NSFW = Not Safe For Work (or School)

Talk about denial, a conservative Indonesian lawmaker in Jakarta resigned last week after he was caught on camera watching online porn on his computer during a parliamentary session. Arifinto, who like most Indonesians goes by one name, is a member of the Prosperous Justice Party, which calls for a central role for Islam in public life. He was the leading force behind Indonesia’s extremely strict anti-porn law, under which a leading pop star was sentenced to jail when his homemade sex tapes were put on the Internet. Arifinto initially tried to argue that he had clicked on a spam link by accident, but then admitted his guilt and resigned. - As seen in The Week

And in other troubling technology news, reports of attempts to sexually exploit children have doubled in just a year. According to the National Center for Missing & Exploited children, it's because predators are now using social networking sites such as Facebook and Twitter to contact minors. - As seen in USA Today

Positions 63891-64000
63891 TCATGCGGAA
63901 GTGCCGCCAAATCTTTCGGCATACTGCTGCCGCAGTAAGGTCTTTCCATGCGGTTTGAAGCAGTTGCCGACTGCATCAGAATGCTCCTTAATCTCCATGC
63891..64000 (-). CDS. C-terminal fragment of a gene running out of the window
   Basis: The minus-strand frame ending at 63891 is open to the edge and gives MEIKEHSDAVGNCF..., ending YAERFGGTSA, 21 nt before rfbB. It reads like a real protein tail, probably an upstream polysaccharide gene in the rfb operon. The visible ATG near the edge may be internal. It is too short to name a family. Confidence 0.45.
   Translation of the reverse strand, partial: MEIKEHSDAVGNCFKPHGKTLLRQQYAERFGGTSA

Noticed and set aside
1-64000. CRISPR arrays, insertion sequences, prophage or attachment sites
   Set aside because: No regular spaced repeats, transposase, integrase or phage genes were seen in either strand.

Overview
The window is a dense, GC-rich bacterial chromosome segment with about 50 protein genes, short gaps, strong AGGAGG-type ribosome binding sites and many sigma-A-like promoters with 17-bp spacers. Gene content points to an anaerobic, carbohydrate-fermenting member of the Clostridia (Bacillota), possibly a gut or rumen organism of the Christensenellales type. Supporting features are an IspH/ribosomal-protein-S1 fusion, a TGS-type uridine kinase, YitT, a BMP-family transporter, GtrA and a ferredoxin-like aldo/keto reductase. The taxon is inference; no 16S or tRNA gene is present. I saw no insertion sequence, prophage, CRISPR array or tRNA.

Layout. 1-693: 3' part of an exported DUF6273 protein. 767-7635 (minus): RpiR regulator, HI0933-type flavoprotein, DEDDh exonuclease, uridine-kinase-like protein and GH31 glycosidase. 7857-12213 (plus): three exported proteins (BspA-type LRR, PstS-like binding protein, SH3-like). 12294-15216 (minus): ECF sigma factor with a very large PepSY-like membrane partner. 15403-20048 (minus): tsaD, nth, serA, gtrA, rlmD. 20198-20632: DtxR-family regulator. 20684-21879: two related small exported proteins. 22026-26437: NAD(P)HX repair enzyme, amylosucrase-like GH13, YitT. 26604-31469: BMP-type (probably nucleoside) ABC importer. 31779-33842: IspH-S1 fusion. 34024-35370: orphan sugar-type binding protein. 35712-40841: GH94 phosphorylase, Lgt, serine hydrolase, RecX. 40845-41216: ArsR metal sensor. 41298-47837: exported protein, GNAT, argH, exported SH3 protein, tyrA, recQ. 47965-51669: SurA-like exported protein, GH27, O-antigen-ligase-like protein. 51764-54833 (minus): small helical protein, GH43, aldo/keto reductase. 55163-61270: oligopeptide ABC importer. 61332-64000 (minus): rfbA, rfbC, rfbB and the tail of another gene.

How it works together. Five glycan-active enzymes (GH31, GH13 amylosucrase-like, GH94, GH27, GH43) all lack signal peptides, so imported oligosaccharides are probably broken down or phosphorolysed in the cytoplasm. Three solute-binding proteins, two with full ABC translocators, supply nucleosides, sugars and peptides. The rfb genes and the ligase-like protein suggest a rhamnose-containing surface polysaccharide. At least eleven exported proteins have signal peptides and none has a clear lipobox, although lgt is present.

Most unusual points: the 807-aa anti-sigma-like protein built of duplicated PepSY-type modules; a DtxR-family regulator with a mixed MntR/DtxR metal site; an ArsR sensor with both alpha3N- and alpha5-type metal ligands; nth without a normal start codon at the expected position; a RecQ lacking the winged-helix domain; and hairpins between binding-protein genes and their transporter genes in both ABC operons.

Finally, what's the tech health scare of the week? It's something new, known as "Facebook depression." A report by the American Academy of Pediatrics says that doctors and parents need to wake up to how social media affects children. When pediatricians take a child’s medical history, they need to ask, "Are you on Facebook?" "Kids can be insecure in general," report author Gwenn Schurgin O’Keeffe tells LiveScience.com, "and Facebook can heighten those anxieties to a huge degree." Along with cyberbullying, researchers have identified the problem of "Facebook depression," which arises when children have their "friend requests" rejected and sees photos of classmates having fun without them. Such experiences can lead to "profound psychosocial outcomes," including suicide, the report says. O’Keeffe says parents should help their preschool kids explore the Internet and begin discussing online situations as soon as possible. It’s vital that adults understand the technology kids are using, she adds, "so they can set appropriate limits." - Also seen in The Week



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